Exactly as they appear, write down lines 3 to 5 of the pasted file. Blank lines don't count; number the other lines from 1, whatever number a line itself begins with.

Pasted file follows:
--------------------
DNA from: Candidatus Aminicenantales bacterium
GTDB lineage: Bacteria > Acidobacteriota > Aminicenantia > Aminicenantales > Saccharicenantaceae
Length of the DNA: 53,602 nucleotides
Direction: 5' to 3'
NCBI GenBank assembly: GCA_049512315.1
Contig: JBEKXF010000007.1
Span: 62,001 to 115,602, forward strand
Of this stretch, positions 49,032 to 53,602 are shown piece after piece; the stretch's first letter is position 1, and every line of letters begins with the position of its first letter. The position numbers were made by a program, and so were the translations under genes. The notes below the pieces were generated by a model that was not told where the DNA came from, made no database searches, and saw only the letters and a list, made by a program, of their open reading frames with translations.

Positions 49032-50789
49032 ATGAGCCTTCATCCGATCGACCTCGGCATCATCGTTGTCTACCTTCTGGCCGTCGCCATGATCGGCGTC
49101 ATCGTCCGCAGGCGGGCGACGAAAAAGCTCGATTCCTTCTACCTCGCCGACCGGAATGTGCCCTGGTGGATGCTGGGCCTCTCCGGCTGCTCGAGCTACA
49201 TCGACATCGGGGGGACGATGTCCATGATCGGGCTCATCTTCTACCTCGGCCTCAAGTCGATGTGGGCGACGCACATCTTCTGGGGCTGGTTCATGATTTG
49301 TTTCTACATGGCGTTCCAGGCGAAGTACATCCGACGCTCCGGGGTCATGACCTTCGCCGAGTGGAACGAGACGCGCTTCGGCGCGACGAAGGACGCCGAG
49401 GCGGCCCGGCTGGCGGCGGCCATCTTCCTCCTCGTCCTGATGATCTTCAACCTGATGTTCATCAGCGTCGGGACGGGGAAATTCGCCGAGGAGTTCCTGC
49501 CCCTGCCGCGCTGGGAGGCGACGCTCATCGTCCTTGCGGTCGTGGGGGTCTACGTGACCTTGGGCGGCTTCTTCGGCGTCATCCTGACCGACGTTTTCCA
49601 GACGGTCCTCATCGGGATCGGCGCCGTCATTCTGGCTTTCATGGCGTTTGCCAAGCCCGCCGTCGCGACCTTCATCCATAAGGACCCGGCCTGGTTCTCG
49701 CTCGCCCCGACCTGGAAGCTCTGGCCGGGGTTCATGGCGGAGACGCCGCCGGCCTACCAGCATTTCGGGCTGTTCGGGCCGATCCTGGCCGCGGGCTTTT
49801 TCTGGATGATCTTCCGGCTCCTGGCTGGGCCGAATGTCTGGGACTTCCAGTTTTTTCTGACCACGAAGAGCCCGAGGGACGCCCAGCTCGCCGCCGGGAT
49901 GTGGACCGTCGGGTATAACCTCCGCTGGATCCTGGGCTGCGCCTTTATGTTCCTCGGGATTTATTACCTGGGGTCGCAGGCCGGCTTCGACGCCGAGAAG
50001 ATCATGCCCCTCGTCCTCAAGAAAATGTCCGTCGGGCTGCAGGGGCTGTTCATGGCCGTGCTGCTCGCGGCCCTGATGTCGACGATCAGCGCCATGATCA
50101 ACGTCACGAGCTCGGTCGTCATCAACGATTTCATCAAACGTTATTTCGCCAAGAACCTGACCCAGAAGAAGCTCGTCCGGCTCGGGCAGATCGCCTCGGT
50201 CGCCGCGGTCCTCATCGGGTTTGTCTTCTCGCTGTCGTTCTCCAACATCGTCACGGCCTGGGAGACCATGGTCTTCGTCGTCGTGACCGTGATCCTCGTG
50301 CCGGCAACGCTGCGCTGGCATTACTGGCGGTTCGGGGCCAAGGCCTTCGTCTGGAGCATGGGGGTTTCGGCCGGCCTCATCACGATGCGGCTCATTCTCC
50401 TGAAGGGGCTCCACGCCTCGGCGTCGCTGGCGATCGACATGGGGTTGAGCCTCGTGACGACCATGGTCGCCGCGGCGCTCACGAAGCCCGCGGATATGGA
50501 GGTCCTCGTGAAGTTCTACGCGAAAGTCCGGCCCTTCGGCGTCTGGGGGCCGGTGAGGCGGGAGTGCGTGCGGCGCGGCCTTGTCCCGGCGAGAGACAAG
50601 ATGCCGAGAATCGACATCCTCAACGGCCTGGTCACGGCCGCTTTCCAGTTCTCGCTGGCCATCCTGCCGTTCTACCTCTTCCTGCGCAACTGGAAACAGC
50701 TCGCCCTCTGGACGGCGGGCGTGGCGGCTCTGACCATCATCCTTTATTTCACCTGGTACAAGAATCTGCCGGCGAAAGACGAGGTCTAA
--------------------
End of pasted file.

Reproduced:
Length of the DNA: 53,602 nucleotides
Direction: 5' to 3'
NCBI GenBank assembly: GCA_049512315.1